This technique of slowing down time when it pertains to human life and speeding it up when it pertains to nature and an empty house is a way to express the processing of the war. Woolf separate the events of the war, which happen very quickly, and how the characters process the war, which takes a considerable longer amount of time. Nature and the house are still, seeing the time of the war only as the passing seasons, while humans are unable to see the passing of time or the effects of the war without their day-to-day, moment-to-moment understanding of it.

One thought on “To The Lighthouse: Time Passes

  1. Overall, I agree with your analyzis of this section from Woolf’s To The Lighthouse. I also think that your reflection about the brackets is really interesting. As you said it, brackets are supposed to introduce something that happens elsewhere, and I liked the interpretation you gave of this stylistic choice – as if it represented well the surprise that war’s deaths could have on relatives when they learned about it. But I also think that brackets are supposed to introduce something that is not as important as the rest of the narrative, as if it was just a detail that needed to be add. As if, in this case, the deaths of Prue and Andrew were just some details in the history – two deaths among many others. They did not have spectacular deaths for that time period (illness and die at war were common). Plus, their deaths can be seen as a tiny detail compared to the whole history of the house, which seems to be the main subject of this part. Time seems to go faster for a house, which will inevitably ”live” longer than humans, so that the relationship to time are really differently interpreted or felt wether you are a human or a house. So, meanwhile the house ”lives”, a lot of people are born or die, without changing the course of its own ”history”.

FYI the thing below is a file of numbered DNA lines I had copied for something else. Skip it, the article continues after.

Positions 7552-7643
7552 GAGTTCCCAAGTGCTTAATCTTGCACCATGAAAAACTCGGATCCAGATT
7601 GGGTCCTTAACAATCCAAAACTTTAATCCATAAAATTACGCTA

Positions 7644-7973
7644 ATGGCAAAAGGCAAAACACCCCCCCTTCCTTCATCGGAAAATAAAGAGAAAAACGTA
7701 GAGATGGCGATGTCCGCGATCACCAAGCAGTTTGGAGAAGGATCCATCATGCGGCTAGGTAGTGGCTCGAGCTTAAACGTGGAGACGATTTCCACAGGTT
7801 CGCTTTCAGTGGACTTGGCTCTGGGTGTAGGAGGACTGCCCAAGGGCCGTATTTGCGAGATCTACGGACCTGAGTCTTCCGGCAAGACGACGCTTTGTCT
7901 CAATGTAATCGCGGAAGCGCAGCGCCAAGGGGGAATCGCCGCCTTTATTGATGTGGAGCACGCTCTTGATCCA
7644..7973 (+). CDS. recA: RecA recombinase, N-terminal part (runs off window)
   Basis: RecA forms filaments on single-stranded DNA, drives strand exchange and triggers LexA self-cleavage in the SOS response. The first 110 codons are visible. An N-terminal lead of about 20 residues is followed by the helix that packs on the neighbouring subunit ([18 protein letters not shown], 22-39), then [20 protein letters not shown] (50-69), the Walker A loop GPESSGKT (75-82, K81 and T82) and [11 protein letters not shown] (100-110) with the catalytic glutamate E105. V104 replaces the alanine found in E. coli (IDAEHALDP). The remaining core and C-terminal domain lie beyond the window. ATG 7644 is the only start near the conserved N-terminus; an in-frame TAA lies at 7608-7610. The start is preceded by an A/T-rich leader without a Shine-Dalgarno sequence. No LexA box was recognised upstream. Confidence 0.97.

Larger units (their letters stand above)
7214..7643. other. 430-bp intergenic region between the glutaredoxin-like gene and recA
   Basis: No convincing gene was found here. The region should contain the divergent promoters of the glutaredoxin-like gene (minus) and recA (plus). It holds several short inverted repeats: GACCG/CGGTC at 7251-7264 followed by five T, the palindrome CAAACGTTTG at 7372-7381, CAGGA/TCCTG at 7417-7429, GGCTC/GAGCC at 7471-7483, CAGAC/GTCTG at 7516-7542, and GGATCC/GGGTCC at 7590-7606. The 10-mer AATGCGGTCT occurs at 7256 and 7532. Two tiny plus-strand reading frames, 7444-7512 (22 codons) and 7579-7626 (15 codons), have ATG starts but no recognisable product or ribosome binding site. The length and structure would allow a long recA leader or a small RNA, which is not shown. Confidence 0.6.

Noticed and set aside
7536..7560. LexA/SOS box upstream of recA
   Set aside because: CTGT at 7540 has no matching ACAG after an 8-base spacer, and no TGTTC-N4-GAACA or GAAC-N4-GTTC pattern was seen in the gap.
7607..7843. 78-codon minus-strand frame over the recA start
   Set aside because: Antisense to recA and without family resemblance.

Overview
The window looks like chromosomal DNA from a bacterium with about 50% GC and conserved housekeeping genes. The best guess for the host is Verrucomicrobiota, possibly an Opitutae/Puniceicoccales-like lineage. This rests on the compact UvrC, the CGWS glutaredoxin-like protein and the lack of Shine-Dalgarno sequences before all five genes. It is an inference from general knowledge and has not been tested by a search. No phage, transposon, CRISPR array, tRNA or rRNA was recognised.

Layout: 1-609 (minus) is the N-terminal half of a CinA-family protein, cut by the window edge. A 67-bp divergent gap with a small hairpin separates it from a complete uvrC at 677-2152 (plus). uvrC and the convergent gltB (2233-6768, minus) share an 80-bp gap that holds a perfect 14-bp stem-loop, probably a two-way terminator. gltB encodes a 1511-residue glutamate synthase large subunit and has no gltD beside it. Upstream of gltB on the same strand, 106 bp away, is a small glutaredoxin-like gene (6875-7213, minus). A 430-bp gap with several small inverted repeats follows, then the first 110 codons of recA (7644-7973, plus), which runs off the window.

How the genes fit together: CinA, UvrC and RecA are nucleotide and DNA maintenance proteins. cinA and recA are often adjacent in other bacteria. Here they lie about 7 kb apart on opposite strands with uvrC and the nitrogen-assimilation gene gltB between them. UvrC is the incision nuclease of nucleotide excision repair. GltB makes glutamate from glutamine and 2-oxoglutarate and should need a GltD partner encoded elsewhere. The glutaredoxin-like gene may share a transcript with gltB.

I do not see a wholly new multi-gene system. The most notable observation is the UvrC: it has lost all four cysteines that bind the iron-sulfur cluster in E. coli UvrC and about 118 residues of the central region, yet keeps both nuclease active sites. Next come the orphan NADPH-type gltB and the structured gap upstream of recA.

I also liked you reflection about loveliness, stillness and the lighthouse. I think that your analyzis is really interesting. I agree when you interpret the vision of the movement of time for nature or objects in relation with humans. But I also think that, even how short this section can be, we feel how much time actually has past – especially because nothing happened there but the cycle of nature, cycle that has been repeated over and over again. As if this speed in time physically represented in this book by the short passage actually testifies of a much longer time. The state of house, especially, can testifies of the time that has passed. Time seems to be even longer than what it actually was, for example in the quote you used : ”She was dead, they said; years ago, in London”. The use of the syntagma ”years ago” puts the reader into confusion : it is not clear, we don’t know exactly how much time has passed, but this expression always connotes a long time – much longer than ten years, the actual time that has been passed in this section. So this add to the feeling that time has been long, even though Woolf does not spend so much time talking about this. As if time has been suspended during these ten years. So I belive, as you say it by talking about ‘stillness”, that even though this passage is short, time was long, and was felt as long. This is thus interesting the way Woolf deals with this.

    I also agree with your analyzis of the relationship of human to time in the aftermath of the war – that it takes much more time to go over it than to actually do the war. However, this war is known to be a very long war, almost endless, because people felt that they could not see the end of it. People were told it would be a short war, but it was not. So I think that, during the war, time seemed like suspended, and was seen as abnormally longer.